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News in brief: Conwy residents are urged to get tested as Covid variant cases surge

03 Jun 2021 8 minute read
Covid-19 testing

People in Llandudno Junction, Llandudno and Penrhyn Bay are being urged to get a Covid test following a sharp increase in cases of the Delta variant of concern in recent days.

Yesterday health officials confirmed 35 cases of the variant had been identified in Conwy County over the Bank Holiday weekend after an outbreak was first declared last Friday.

Health Minister Eluned Morgan described the cluster of cases as “very serious” and said it could slow the further lifting of Covid restrictions across Wales.

The weekly case rate in Conwy is the highest in Wales at 22.2 per 100,000 of the population, up from 18.8 yesterday and the positive test proportion is also the highest in the country at 1.9% per 100,000 tests up from 1.7% yesterday.

A total of 97 cases of the variant first identified in India in April have now been detected across Wales, an increase of 39 in the last two days.

The Delta variant is the dominant Covid mutation in the UK after a surge in cases across England and Scotland and early research suggests it is up to 50% more transmissible than the previously dominant Alpha variant, which originated in Kent last summer.

Early studies also suggest vaccines are less effective against the variant, especially in people that have received just one jab.


“This is a fast-moving situation. Please be vigilant for the symptoms of Coronavirus, and get a test now,” Richard Firth, Consultant in Health Protection for Public Health Wales, and Chair of the multi-agency Incident Management Team, said.

”The emergence of so many new cases of this transmissible new variant of Coronavirus in the Llandudno Junction, Llandudno and Penrhyn Bay areas is a reminder that we should not become complacent, even as rates of the virus across Wales remain low.

“Speed is of the essence. The sooner we act, the better, so please, come forward for testing as soon as you can.  The more people with symptoms who come forward, the more cases we will find.”

Public Health Wales, Conwy County Borough Council and Betsi Cadwaladr University Health Board are asking people living in the affected areas to be alert for Coronavirus symptoms and to take a test as soon as possible even if they have no symptoms.

For residents without symptoms – lateral flow tests are available for collection from the Mobile Test Unit at Ysgol Awel y Mynydd Sarn Mynach, Llandudno Junction, Conwy, LL31 9RZ.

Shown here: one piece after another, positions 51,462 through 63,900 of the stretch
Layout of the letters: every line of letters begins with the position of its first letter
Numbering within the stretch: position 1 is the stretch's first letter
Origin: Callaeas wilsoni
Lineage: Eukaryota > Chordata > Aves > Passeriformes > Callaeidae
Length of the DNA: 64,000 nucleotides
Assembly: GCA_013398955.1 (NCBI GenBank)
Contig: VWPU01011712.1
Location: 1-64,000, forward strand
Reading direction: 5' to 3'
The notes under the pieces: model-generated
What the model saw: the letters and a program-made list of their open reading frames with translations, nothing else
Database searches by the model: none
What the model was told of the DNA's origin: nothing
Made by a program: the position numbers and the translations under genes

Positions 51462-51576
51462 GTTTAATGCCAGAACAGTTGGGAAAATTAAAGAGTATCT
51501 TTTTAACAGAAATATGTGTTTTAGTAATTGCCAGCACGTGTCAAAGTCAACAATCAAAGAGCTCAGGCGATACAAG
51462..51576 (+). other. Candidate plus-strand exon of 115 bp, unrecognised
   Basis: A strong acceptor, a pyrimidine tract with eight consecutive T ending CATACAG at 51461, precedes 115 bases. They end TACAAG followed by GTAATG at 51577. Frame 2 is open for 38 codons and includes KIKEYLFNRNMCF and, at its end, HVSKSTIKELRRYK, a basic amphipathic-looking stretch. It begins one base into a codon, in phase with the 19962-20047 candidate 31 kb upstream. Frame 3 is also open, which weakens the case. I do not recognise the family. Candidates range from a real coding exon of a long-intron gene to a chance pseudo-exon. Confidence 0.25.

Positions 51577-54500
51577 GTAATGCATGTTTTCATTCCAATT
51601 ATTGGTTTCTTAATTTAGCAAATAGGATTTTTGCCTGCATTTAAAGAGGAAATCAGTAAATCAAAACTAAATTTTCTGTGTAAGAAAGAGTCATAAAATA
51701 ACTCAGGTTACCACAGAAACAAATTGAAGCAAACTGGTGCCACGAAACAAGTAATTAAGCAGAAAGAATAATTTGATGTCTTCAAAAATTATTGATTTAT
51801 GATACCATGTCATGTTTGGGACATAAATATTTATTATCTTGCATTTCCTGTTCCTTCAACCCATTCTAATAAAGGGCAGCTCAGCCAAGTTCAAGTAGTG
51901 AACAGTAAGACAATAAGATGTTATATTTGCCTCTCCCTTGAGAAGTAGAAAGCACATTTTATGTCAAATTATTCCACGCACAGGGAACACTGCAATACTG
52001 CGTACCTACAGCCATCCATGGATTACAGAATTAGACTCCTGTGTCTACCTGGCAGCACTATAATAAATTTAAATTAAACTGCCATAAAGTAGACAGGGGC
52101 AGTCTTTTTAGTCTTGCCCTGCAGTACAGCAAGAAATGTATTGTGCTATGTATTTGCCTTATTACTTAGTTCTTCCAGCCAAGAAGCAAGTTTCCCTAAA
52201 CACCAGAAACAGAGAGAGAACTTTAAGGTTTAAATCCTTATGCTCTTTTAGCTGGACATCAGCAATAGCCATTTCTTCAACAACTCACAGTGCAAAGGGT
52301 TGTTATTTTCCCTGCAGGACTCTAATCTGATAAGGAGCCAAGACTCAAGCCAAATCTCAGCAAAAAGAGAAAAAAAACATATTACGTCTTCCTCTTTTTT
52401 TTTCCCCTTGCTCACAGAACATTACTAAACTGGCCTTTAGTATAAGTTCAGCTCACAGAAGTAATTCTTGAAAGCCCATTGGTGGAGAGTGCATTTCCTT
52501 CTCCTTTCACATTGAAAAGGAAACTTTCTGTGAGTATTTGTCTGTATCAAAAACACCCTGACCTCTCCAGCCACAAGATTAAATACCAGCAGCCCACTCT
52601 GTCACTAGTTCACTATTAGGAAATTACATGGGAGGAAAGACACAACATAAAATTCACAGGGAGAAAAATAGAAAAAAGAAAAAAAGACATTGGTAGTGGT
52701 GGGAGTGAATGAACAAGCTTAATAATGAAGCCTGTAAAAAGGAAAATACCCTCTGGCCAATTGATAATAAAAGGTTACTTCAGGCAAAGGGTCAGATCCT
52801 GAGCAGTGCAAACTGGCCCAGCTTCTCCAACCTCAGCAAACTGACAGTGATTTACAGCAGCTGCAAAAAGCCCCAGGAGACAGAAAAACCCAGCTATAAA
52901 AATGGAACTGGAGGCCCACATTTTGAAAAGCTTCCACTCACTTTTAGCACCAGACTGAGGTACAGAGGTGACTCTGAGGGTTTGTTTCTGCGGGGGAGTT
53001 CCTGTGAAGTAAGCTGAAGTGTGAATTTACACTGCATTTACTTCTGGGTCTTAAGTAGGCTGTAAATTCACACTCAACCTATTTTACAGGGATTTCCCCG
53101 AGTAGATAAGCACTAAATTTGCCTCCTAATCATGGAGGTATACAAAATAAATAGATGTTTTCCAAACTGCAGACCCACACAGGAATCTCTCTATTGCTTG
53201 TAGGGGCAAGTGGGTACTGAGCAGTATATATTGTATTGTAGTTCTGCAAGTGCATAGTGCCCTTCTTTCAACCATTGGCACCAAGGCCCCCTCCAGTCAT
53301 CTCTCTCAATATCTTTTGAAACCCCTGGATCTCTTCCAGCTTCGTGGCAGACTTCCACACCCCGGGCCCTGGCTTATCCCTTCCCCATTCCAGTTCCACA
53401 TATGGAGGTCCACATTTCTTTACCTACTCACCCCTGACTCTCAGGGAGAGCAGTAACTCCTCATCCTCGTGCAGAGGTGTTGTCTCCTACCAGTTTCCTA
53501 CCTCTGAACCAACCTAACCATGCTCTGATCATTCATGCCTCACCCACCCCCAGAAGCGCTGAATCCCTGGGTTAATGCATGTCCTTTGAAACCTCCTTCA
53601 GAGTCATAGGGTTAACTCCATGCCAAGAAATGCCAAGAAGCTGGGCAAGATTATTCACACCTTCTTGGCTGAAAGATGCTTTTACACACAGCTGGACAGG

This is a walk in/drive through centre, no appointment is necessary and is open from 8am – 1pm and 2pm – 8pm every day.

People with symptoms are advised to go to Conwy Business Centre, Junction Way, Llandudno Junction, LL31 9XX for a PCR test.  This is also a walk in/drive through centre, no appointment is necessary and is also open from 8am – 1pm 2pm – 8pm.

Meanwhile, today’s update from PHW confirms no further deaths due to Covid-19 and 49 new positive tests for the virus.

Five local authorities saw no new cases in the past 24 hours, while Gwynedd had the highest number of new infections with four.

The national case rate is down 0.5 to 7.5 since yesterday’s report and the test rate is unchanged at 0.9%.

Photo by skeeze from Pixabay

£25million invested in new diagnostic equipment for the Welsh NHS

The Welsh Government has announced an investment of more than £25 million for new diagnostic equipment for the NHS.

The funding will upgrade equipment, including MRI and CT scanners to help speed up the diagnosis and treatment of cancer and other diseases across Wales.

Swansea Bay University Health Board will receive £5.5 million towards a CT simulator, providing 3D treatment planning for cancer patients; a fluoroscopy room, providing state-of-the art x-ray imaging, at Morriston Hospital and a CZT technology gamma camera upgrade.

The remainder of the funding will provide:

  • £2.3 million for a CT scanner and two diagnostic radiology rooms at Ysbyty Ystrad Fawr, in Ystrad Mynach
  • £3.3 million for a gamma camera and interventional radiology suite at Wrexham Maelor Hospital
  • £2.1 million for CT simulator replacement at Ysbyty Glan Clwyd
  • £3.2 million for fluoroscopy and cath lab at University Hospital of Wales, in Cardiff
  • £3.1 million for an upgrade of MRI and fluoroscopy room, providing x-ray imaging at the Princess of Wales Hospital, in Bridgend